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The People of New France

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This book surveys the social history of New France. For more than a century, until the British conquest of 1759-60, France held sway over a major portion of the North American continent. In this vast territory several unique colonial societies emerged, societies which in many respects mirrored ancien regime France, but which also incorporated a major Aboriginal component. W This book surveys the social history of New France. For more than a century, until the British conquest of 1759-60, France held sway over a major portion of the North American continent. In this vast territory several unique colonial societies emerged, societies which in many respects mirrored ancien regime France, but which also incorporated a major Aboriginal component. Whereas earlier works in this field presented pre-conquest Canada as completely white and Catholic, The People of New France looks closely at other members of society as well: black slaves, English captives and Christian Iroquois of the mission villages near Montreal. The artisans and soldiers, the merchants, nobles, and priests who congregated in the towns of Montreal and Quebec are the subject of one chapter. Another chapter examines the special situation of French regime women under a legal system that recognized wives as equal owners of all family property. The author extends his analysis to French settlements around the Great Lakes and down the Mississippi Valley, and to Acadia and Ile Royale. Greer's book, addressed to undergraduate students and general readers, provides a deeper understanding of how people lived their lives in these vanished Old-Regime societies.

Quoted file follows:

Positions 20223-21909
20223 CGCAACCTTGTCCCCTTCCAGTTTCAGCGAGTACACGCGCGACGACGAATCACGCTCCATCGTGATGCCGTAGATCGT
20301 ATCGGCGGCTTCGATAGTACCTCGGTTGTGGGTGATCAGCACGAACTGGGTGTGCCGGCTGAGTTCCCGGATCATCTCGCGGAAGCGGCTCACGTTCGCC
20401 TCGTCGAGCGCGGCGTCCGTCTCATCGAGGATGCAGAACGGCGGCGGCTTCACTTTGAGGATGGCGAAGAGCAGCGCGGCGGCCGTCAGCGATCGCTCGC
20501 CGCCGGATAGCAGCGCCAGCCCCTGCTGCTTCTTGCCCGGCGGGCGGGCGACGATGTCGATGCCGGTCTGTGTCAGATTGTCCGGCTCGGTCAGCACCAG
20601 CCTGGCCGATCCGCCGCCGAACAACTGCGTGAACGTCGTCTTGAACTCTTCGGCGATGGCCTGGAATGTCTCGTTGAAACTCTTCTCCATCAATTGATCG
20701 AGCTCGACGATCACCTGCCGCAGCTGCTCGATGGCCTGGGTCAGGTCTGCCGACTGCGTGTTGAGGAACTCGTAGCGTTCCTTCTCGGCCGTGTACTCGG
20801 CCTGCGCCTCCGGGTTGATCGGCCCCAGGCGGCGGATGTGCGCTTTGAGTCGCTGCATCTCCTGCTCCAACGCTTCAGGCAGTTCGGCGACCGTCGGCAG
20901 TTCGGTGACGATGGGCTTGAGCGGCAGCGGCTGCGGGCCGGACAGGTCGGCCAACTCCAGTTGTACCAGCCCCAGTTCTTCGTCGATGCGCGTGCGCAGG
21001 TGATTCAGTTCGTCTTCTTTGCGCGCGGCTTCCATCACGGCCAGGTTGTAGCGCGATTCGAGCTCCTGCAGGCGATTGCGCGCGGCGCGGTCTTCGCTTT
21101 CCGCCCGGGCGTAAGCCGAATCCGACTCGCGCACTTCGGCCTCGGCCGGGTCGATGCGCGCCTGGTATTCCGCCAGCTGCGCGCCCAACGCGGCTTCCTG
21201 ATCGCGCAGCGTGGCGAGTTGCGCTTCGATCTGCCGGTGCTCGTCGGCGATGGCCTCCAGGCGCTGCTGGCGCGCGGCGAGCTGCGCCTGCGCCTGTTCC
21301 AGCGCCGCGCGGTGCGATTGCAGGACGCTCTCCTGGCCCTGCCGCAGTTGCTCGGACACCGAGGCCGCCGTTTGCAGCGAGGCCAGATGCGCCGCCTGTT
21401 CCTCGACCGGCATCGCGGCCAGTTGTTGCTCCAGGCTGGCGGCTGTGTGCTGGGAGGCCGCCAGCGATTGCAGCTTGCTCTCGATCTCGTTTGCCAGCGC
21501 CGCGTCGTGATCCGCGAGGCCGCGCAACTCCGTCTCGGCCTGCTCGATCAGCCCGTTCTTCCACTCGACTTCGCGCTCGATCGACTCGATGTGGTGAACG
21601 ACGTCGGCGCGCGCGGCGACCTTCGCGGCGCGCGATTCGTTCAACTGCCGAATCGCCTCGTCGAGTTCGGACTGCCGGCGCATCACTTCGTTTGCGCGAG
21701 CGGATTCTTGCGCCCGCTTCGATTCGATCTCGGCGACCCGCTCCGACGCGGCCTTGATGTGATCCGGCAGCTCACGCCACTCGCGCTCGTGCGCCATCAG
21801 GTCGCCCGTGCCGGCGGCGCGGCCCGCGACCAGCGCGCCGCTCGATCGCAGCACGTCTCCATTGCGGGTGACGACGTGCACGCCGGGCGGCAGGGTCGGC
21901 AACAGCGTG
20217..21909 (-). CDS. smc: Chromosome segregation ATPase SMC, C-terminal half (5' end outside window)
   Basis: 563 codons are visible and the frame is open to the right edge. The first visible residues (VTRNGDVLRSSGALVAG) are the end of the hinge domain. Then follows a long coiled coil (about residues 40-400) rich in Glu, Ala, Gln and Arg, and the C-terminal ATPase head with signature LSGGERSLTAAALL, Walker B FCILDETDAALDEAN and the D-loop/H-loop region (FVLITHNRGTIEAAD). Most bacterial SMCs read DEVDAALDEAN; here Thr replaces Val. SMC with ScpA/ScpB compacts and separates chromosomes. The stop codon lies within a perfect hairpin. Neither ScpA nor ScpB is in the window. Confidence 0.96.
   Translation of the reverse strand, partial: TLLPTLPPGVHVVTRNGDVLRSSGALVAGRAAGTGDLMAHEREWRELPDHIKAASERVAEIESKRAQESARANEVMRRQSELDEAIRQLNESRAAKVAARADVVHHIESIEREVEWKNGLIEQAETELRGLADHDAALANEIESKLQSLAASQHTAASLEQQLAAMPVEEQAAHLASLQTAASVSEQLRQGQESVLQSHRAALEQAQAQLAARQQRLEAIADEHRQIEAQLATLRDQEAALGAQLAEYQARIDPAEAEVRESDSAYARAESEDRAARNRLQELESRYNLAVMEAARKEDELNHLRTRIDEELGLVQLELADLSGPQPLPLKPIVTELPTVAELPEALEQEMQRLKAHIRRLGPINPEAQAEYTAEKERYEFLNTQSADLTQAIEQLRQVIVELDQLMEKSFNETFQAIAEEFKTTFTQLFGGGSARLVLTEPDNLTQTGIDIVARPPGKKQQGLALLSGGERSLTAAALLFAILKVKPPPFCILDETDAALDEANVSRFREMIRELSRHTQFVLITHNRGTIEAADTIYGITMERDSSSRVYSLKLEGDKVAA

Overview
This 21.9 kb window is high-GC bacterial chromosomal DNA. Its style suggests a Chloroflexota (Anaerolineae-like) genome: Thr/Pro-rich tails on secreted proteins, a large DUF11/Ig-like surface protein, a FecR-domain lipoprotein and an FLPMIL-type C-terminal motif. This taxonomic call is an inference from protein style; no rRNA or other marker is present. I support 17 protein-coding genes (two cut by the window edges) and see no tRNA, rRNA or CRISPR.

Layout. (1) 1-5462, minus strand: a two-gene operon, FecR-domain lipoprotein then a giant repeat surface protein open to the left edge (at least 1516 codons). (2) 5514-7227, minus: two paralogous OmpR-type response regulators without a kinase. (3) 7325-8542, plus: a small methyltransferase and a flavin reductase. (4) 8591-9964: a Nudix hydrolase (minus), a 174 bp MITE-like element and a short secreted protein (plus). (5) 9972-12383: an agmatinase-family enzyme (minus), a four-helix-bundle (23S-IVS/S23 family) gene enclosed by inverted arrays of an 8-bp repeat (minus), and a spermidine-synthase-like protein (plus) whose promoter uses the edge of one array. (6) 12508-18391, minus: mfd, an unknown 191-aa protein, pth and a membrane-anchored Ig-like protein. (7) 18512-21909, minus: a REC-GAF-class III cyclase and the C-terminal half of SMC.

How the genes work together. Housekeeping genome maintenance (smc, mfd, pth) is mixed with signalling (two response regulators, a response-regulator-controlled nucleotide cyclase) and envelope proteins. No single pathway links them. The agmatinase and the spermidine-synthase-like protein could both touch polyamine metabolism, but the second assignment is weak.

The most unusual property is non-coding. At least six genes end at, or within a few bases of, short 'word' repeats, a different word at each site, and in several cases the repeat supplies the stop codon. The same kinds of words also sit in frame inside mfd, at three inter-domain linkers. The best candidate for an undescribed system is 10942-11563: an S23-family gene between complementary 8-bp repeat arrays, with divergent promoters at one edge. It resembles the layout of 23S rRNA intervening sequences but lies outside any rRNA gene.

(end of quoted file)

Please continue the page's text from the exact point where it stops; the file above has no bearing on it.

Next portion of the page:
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This book surveys the social history of New France. For more than a century, until the British conquest of 1759-60, France held sway over a major portion of the North American continent. In this vast territory several unique colonial societies emerged, societies which in many respects mirrored ancien regime France, but which also incorporated a major Aboriginal component. W This book surveys the social history of New France. For more than a century, until the British conquest of 1759-60, France held sway over a major portion of the North American continent. In this vast territory several unique colonial societies emerged, societies which in many respects mirrored ancien regime France, but which also incorporated a major Aboriginal component. Whereas earlier works in this field presented pre-conquest Canada as completely white and Catholic, The People of New France looks closely at other members of society as well: black slaves, English captives and Christian Iroquois of the mission villages near Montreal. The artisans and soldiers, the merchants, nobles, and priests who congregated in the towns of Montreal and Quebec are the subject of one chapter. Another chapter examines the special situation of French regime women under a legal system that recognized wives as equal owners of all family property. The author extends his analysis to French settlements around the Great Lakes and down the Mississippi Valley, and to Acadia and Ile Royale. Greer's book, addressed to undergraduate students and general readers, provides a deeper understanding of how people lived their lives in these vanished Old-Regime societies.

30 review for The People of New France

  1. 4 out of 5

    Caitlin